Your Partner in Ageing


Early Signs Of Dementia

Dementia is a progressive condition that affects millions around the world. It is a term used to describe a group of symptoms associated with a decline in cognitive function, including memory loss, difficulty with language and communication, and changes in mood and behaviour. While dementia is often associated with the elderly, it is not a normal part of the ageing process. Instead, it has a profound impact on the lives of those who are affected and their loved ones.

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5 Engaging Activities For Elderly

Oftentimes, seniors in nursing homes feel bored and lonely as they adapt their social schedules and exercise routines to meet their body’s needs. The loss of their physical capacity in their senior years can be attributed to their brittle bones, putting them at risk for chronic pain and illnesses. However, studies have shown that seniors who lead an active lifestyle tend to be happier.

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Should I Send My Elderly Loved One To Respite Care?

Providing care for an ageing loved one is no easy feat and many caregivers suffer from burnout. More often than not, people often struggle to balance the demands of being a caregiver, committing to their careers, while also fulfilling their family responsibilities. Over time as stress builds up, they find themselves seeking alternative services, such as respite care.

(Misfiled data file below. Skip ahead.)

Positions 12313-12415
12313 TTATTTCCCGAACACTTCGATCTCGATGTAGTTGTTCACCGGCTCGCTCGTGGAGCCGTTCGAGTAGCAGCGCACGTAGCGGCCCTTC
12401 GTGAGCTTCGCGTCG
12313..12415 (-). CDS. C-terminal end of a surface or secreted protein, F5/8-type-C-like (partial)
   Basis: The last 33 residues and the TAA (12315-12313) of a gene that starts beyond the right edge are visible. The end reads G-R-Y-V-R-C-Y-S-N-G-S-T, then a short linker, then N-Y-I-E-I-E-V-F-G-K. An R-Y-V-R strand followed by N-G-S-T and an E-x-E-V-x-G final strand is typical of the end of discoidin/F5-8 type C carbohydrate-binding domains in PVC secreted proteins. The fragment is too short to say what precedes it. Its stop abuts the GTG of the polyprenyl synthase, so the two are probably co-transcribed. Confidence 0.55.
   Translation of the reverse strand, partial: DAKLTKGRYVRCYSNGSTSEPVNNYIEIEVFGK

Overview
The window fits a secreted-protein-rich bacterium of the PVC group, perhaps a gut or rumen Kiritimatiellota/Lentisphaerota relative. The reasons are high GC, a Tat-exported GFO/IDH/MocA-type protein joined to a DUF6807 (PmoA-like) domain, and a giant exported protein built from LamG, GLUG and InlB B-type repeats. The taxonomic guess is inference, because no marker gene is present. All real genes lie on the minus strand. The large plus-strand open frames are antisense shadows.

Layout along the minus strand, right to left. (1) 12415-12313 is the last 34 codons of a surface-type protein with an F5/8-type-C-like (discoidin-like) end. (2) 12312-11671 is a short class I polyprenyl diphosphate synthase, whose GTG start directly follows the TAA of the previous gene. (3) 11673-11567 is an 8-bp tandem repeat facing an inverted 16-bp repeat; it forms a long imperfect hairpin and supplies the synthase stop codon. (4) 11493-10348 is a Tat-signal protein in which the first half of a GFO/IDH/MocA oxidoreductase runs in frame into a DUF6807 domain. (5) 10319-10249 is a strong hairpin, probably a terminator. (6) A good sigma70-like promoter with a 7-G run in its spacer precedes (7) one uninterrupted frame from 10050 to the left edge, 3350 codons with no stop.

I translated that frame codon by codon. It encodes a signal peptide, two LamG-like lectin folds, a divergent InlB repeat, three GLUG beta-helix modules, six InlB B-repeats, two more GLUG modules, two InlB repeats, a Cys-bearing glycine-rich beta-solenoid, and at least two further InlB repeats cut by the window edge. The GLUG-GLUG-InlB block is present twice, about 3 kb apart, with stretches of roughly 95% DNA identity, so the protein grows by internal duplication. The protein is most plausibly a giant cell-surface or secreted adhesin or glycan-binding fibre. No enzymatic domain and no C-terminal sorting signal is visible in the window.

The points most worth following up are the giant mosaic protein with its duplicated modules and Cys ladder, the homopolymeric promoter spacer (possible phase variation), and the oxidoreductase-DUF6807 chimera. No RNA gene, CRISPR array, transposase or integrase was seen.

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How can I care for a person with dementia?

In Singapore, there are approximately one in 10 people above the age of 60 who suffer from dementia – about 82,000 people as of 2018 and increasing. The numbers might not surprise you, but it’s never easy to adjust to a loved one being diagnosed with dementia. Caregivers of elderly suffering from dementia will realise that caring for a person with diminishing mental, physical and functional abilities is an enormous and overwhelming task – especially when done alone. Caregivers can begin to neglect their own well-being and experience pressing stress and anxiety.

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